Moreover, some doubt how much, split between at least 100 places, the money will be able to achieve. Just £241m will be made available in the 2020/21 financial year, suggesting each authority will receive on average a little over £2m. Igloo’s Brown says: “There’s not much you can do with just a couple of million.” Lyn Fenton, a consultant and former development director at the Ancoats area regeneration in Manchester, says: “My first reaction is this is it’s papering over the cracks.
“It is getting a little bit back of what local authorities have lost under austerity, and of course if local authorities can take it and do good with it, then all power to them. But it is only a little.”
To give a scale of the challenge, in just one of the 100 areas – Oldham – the council’s masterplan for regenerating the town centre requires a £350m investment. Oldham’s Fielding says the council has already been working hard to identify the money itself, and that any extra from the government, while welcome, is not likely to make the difference. “All of our plans are there anyway,” he says. “If there’s extra government money, that’s welcome, but really it will just free up money to spend on other things. It’s local leadership that makes the difference.”
Moreover, Fielding rejects the “left behind” label that is so liberally bandied around. “Having a struggling town centre is bad for the local economy and bad for civic pride. It knocks people’s confidence.
“But the phrase ‘left behind’ implies we want to end up being like somewhere else, if only we could catch up. Actually, we’re quite proud of our identity; we don’t want to be a clone.”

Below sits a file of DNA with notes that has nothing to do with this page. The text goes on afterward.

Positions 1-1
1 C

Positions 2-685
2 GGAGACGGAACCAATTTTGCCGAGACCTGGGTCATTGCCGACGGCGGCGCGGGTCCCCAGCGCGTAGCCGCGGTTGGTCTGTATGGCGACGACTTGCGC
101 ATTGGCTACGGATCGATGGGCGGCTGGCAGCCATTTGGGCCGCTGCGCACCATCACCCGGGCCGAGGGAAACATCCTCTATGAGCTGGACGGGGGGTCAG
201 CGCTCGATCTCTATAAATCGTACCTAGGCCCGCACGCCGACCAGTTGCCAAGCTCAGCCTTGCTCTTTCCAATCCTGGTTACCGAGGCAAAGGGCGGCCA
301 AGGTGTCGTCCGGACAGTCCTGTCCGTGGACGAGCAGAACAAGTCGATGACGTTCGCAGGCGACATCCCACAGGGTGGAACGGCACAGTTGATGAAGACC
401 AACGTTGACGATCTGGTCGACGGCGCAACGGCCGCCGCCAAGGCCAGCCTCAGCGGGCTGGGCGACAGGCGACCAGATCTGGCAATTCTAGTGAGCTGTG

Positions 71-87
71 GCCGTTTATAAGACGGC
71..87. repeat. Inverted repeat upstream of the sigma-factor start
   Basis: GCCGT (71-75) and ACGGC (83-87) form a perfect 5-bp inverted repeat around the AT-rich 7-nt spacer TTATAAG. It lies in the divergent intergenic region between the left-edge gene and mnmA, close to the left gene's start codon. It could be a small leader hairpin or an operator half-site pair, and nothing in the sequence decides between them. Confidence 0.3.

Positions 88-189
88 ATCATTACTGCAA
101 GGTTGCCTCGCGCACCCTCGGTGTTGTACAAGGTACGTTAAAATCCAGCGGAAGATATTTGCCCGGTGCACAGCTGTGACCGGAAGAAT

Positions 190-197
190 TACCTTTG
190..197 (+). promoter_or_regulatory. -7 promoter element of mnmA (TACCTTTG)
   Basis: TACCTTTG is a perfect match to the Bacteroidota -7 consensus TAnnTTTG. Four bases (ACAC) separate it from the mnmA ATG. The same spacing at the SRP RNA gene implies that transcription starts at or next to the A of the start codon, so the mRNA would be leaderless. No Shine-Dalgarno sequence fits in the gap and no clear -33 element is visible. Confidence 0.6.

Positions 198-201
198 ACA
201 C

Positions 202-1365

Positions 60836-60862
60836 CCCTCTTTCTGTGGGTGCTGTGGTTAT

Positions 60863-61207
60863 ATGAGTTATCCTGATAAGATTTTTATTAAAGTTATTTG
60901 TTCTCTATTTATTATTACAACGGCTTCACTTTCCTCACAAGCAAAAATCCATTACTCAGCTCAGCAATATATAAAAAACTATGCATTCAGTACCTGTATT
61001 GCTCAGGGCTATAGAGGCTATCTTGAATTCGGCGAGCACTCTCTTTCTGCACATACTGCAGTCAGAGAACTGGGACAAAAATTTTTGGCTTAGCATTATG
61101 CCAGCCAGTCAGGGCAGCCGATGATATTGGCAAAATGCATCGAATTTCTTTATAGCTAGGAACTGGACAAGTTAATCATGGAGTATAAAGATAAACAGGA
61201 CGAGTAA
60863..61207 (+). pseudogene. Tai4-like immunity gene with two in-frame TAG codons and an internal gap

And if the overall amount is not sufficient, the money is also tainted by the suspicion it amounts to pork barrel politics – buying votes – amid a splurge of election-friendly cash promises made by the prime minister since taking office. In 94 of the 100 towns identified as recipients of the fund, residents voted to leave in the 2016 referendum – making them places where the Conservatives may be vulnerable to voters opting to support the Brexit Party in the upcoming general election.
While it could be argued that these towns were picked just because they are also the most in need of help, what has particularly aroused suspicion is the inclusion of very marginal constituencies such as Cheadle, Manchester, on the list, despite being much wealthier than neighbouring areas that didn’t make the cut. Sean Fielding describes the Cheadle allocation as simple “electioneering. It’s relatively affluent.” Tom Russell describes the whole exercise as “feeling like another Brexit bribe for parts of the country that need to be kept in line”.